Print version ISSN 1413-8123
Ciênc. saúde coletiva vol.16 n.10 Rio de Janeiro Oct. 2011
The health of children and adolescents in perspective
This thematic issue represents a major contribution for professionals working with children and adolescents. The articles offer different methodological approaches, present different branches of knowledge and cover different regions of the country. They provide comprehensive reflection on aspects from preterm birth to adolescence, taken as a whole integrating epidemiological studies, the assessment of behavior and practices, health education and the appraisal of healthcare programs.
Research into abandoning breastfeeding and the intention to abandon by mothers of premature babies requires a reassessment of behavior and practices associated with childbirth. Scientific evidence has shown the importance of breastfeeding to reduce infant mortality and morbidity.
This thematic issue also highlights conduct that strengthens the bond between mother and baby and can contribute to the reduction of abandoning breastfeeding among other things. Nowadays, labor and birth are predominantly performed in hospitals and involve excess medical intervention. Abandoning breastfeeding and subsequently abandoning the baby may have its roots in the institutional disregard for women in the pregnancy-puerperal cycle. It may also be due to the excess of cesarean sections, hospital practices that disempower mothers and tend to shun the father, family and social support networks. Professionals who work in management or prenatal care, delivery rooms, milk banks and outpatient clinics should pay close attention to the quality of the family bond and the construction of family networks.
The nature versus experience debate gives rise to the discussion on the influence of biological and environmental factors in child development. This topic is also discussed in this thematic issue in papers on the home environment and developmental alterations, height retardation in children under five years of age, risk factors of excess weight in adolescents and the role of social and communication networks in programs to monitor the growth and development of children.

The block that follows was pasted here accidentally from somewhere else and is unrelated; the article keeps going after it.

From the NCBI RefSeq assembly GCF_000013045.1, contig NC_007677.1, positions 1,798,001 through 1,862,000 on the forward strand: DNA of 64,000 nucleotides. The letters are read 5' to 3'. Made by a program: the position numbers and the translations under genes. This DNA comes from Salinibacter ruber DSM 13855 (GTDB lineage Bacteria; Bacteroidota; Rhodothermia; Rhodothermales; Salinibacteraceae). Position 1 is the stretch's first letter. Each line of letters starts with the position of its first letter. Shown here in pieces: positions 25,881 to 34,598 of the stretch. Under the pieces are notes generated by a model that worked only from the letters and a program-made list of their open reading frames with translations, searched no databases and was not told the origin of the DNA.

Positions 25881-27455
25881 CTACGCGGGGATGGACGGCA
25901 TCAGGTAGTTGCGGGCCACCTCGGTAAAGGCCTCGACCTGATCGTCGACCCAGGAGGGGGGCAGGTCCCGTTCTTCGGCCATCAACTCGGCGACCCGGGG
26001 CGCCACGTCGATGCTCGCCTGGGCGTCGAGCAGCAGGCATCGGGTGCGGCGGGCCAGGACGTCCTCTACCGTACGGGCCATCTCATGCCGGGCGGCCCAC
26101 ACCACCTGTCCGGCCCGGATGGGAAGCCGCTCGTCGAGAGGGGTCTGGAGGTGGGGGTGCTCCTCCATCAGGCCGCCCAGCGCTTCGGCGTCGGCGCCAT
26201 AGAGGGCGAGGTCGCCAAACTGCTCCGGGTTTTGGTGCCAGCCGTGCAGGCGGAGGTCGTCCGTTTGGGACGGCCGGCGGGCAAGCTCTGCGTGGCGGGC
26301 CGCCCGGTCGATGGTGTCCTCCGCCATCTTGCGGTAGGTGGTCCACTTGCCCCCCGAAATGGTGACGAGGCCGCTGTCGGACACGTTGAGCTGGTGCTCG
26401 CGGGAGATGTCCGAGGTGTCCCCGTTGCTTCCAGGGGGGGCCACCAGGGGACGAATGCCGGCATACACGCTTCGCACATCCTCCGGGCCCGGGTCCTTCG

Another salient aspect is the six papers on oral/dental health, which is important for the reorganization of activities and services within primary care in the Unified Health System (SUS).
Equally important are the papers presented here on research into the perception and representation of children and adolescents on various issues, such as the body, sexuality and violence.
With the advances in, and increasing inclusion of, hard technologies, the need for change in work processes towards greater humanization and interdisciplinarity is a priority. A mismatch between technical and relational skills must be avoided, as is discussed in the article "The Dialogy of Laughter: a new concept introducing joy for the promotion of health based on dialogue, laughter, joy and the art of the clown."
Caring for children and adolescents implies forming bonds and building networks. It involves promoting health education and fostering the construction of comprehensive care practices in the SUS, several of which are studied and presented here. These include pediatric care in the SUS for children with chronic dependence on mechanical ventilation and reflection on the role of pediatricians in the Family Health Strategy.
How does one create a bridge between knowledge and practice? The research of this special issue contributes to the construction of knowledge and elicits reflection on the quality of care in the quest to reduce morbidity and mortality of children and adolescents.
Zeni Carvalho Lamy; Antonio Augusto Moura da Silva
Departamento de Saúde Pública, Universidade Federal do Maranhão